About Plating Up Progress

Food system challenges

Multiple nutritional, societal and environmental issues are connected with our food systems – what we consume and the way we produce it:

  • Dual global nutritional challenges of obesity and hunger
  • Poverty and human rights issues across the food industry
  • 30% of human-made greenhouse gas emissions
  • 70% of freshwater withdrawals
  • Terrestrial and marine biodiversity loss through land conversion for agricultural purposes
  • Biodiversity loss and land degradation through unsustainable food production practices
  • Antimicrobial and zoonotic disease risk
  • 30% wastage and loss across the food system
  • Heavy reliance on plastics in packaging

These challenges are complex and formidable, but not insurmountable. “Fixing food” is possible with a transition that involves the protection and restoration of natural habitats, widespread adoption of sustainable farming practices, tackling global food waste and, crucially, dietary shifts. We need to eat “less and better” meat, more plant-based food, and less energy-dense, nutrient-poor food.

The role of downstream food businesses

Supermarkets, contract caterers and restaurant chains are in a unique position to influence the required transitions in consumption and production, being both gatekeepers to our diets and the funnel through which most commercially produced food is channelled. Plating Up Progress focuses on these key sectors, on major UK-operating businesses, of which 21 are publicly listed or owned by publicly listed companies.

Plating Up Progress dashboards

We provide dashboards that can be used by investors, Government or the businesses themselves to understand what progress is being made by different companies, and where the biggest risks and opportunities for change exist. These issues are discussed in more detail in our reports and publications. The metrics used have been developed in partnership with the World Benchmarking Alliance, with whom we are working to create a consensus on metrics and indicators to be used across the food industry at both a global and national level. We are also creating a toolkit with the World Benchmarking Alliance to guide other organisations to create similar dashboards and benchmarks of the food industry in their own countries. Our 2021 report documents the current commitments, targets and performance of these sectors and maps them against specific issues of concern, risks and opportunities. We provide the following analysis:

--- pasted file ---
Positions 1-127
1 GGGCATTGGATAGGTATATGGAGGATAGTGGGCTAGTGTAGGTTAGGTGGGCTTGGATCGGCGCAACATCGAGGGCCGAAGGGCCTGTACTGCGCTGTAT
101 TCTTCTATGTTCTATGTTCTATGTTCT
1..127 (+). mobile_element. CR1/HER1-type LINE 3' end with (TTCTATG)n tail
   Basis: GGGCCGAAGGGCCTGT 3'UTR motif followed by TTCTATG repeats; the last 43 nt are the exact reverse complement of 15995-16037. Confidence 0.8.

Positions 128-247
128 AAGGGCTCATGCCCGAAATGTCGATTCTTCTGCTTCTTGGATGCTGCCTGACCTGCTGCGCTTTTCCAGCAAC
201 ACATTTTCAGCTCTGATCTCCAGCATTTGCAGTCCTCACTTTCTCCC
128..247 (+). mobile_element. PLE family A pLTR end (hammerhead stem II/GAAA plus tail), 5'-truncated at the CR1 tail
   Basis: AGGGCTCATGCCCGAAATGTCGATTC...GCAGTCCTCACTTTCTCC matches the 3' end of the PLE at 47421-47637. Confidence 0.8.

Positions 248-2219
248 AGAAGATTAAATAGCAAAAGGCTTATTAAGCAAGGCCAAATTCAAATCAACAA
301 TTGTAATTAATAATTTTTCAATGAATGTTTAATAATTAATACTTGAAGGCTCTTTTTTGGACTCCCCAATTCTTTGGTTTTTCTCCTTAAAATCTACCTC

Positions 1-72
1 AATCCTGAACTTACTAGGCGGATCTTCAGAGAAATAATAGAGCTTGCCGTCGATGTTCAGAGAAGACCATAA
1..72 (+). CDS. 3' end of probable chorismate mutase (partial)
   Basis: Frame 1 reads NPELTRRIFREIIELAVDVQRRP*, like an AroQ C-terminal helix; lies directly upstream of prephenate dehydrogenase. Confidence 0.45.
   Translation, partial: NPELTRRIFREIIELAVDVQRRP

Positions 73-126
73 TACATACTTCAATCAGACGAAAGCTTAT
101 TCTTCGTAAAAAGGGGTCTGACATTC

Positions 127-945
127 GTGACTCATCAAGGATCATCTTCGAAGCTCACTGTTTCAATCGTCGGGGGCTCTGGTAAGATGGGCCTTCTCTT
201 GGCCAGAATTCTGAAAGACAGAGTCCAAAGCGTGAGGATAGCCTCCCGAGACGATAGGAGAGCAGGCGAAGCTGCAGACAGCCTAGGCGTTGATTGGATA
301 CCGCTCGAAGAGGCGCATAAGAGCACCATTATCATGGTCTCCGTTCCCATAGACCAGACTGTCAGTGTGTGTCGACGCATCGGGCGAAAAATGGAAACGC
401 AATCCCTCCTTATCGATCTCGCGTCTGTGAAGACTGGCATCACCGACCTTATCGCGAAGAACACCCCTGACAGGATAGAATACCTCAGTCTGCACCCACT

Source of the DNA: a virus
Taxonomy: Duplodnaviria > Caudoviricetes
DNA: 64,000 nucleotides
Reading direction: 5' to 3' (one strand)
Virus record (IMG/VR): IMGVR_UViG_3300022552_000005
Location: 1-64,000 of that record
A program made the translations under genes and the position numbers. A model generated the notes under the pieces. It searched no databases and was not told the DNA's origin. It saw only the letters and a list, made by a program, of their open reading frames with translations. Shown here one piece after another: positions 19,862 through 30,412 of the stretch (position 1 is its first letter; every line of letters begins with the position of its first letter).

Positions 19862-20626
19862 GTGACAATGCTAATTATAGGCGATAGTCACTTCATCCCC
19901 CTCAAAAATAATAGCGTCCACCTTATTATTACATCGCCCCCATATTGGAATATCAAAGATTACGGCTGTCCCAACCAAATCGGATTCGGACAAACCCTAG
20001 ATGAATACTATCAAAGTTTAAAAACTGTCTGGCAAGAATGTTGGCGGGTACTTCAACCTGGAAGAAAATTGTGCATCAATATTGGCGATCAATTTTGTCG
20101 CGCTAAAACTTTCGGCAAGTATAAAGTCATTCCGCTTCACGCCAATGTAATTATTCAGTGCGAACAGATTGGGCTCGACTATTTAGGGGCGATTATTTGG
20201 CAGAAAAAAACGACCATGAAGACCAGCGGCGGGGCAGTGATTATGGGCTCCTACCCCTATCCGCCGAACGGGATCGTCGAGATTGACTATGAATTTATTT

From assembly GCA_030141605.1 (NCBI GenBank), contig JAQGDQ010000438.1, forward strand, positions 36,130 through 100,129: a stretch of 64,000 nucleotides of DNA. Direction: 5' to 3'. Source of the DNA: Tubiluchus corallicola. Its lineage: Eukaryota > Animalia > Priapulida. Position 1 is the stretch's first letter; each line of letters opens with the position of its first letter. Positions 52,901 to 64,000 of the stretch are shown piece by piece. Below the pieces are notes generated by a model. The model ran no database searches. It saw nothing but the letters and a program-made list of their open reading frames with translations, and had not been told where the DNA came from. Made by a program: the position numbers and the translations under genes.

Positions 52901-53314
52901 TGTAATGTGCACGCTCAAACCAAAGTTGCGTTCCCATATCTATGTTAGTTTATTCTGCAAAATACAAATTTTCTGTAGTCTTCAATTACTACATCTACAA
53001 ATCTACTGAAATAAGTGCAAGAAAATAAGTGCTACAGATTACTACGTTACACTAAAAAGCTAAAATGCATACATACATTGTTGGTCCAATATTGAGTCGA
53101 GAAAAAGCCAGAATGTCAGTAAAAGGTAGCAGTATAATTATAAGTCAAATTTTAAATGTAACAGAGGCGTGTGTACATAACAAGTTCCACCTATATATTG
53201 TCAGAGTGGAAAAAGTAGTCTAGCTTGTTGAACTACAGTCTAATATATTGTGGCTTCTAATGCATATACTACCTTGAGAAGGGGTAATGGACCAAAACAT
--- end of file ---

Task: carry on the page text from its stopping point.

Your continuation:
• A sector overview for retail, quick service restaurant, contract caterers, casual dining chains and wholesalers.
  • Downloadable detailed company analysis showing the data we found and links to relevant disclosure and reporting. All companies have had an opportunity to fact-check our data.
  • A fully transparent methodology.

The key issues we assess in our analysis are:

  1. Healthy & sustainable food sales: Are companies setting targets and reporting on sales-weighted progress towards healthier and more sustainable food, including fruit & vegetables and plant-based proteins, and away from food that is high in fats, salt and sugar?
  2. Encouraging healthy & sustainable diets: Do companies have clear policies that prioritise marketing, pricing and communication of healthy food?
  3. Climate change: Are companies setting targets and reporting on scope 1 & 2 and scope 3 greenhouse gas emissions?
  4. Biodiversity: Are companies setting targets and reporting on their links to biodiversity loss through land use conversion and deforestation? This year we are focusing on three key food commodities: palm oil, soy and beef.)
  5. Sustainable production: Are companies setting targets and reporting on sales-weighted progress towards food that is produced in a sustainable way?  This includes on-farm production of crops and livestock, aquaculture and wild-caught seafood.
  6. Water: Are companies setting targets and reporting on water use and exposure to water scarcity? This includes operational water use and whether companies are managing risk due to sourcing food from regions where there is water stress or scarcity.
  7. Food loss & waste: Are companies setting targets and reporting on their operational food waste, as well as their actions to help customers and suppliers to reduce food waste and losses?
  8. Animal welfare & antibiotics: How do companies perform on the Business Benchmark on Farm Animal Welfare? Do they report on antibiotic use in their livestock supply chains?
  9. Human rights: Do companies pay their workforce a real liveable wage? How much of their global supply chain is being engaged and audited for human rights?

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